Getting caught up into a Movement

By Kent French
January 31, 2019 - 9:54am

Right now, we are in the liturgical season of Epiphany. Not every church observes this as a season, but lately we have. It stretches from January 6, the day when we commemorate the arrival of the Magi, or wise ones from the East who bring their gifts of gold, frankincense and myrrh, and stretches until Ash Wednesday, which falls on March 6 this year.

Epiphany means revelation or insight. Throughout this season, the assigned Gospel readings (from the Revised Common Lectionary) tell us about how Jesus grew up and began practicing his ministry. They reveal to us what it means to practice this kind of faith. So far, we have heard about 12-year-old Jesus staying behind in the temple to learn from the scholars while his parents headed home (Luke 2:41-52, technically before Epiphany), his baptism (Luke 3:15-22), his first miracle of turning water into wine (John 2:1-11), and his first sermon in his hometown (Luke 4:14-30). 

One way to look at these Epiphany texts is to see all the ways Jesus is starting a movement. A social, spiritual movement of Love, a movement of honoring and enhancing God's benevolent work among us. What guidelines do they give us to continue that movement today?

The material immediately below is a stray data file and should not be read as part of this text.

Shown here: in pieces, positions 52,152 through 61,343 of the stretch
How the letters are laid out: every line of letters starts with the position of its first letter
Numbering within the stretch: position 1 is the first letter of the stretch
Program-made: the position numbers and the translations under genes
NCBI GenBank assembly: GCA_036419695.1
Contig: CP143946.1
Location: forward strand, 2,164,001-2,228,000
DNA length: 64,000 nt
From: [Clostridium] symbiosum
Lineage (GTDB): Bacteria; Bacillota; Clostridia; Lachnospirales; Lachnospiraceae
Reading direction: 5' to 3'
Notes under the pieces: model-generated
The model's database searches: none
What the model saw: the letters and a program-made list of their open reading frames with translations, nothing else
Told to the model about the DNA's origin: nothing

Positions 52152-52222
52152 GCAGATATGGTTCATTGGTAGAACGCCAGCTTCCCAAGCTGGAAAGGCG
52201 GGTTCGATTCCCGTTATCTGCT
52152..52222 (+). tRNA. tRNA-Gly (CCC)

This Sunday, we will hear about how he caught and encouraged a bunch of fish-less fisherman (Luke 5:1-11). After they have a night of catching nothing, Jesus encourages them to try again. They put down their nets again and bring in an amazing haul. Jesus then utters the famous catchphrase: "From now on, you will be catching people." And the fishermen left everything to follow him and serve as his disciples.

What does it mean to catch people into this movement? Why would we want to? Why would we not want to? What are our fears, inhibitions, hesitations about doing this? Are we clear on what this movement is about? On Sunday, we will dig into these questions together.

Special Sunday, February 10
Next Sunday, our children and youth will lead us in a special worship they have been creating which will explore their faith-filled take on current issues like immigrant and refugee experiences, food insecurity and hunger, diversity and identity. Their worship leadership is always heartwarming and inspiring. Please invite friends and neighbors to come and see how the youngest among us are encouraged to lead us here at United Parish.

If you want to hear last week's sermon on "Why Preach?" or subscribe to our sermon podcast, please click here.

 

Image credit: AHS Design Lab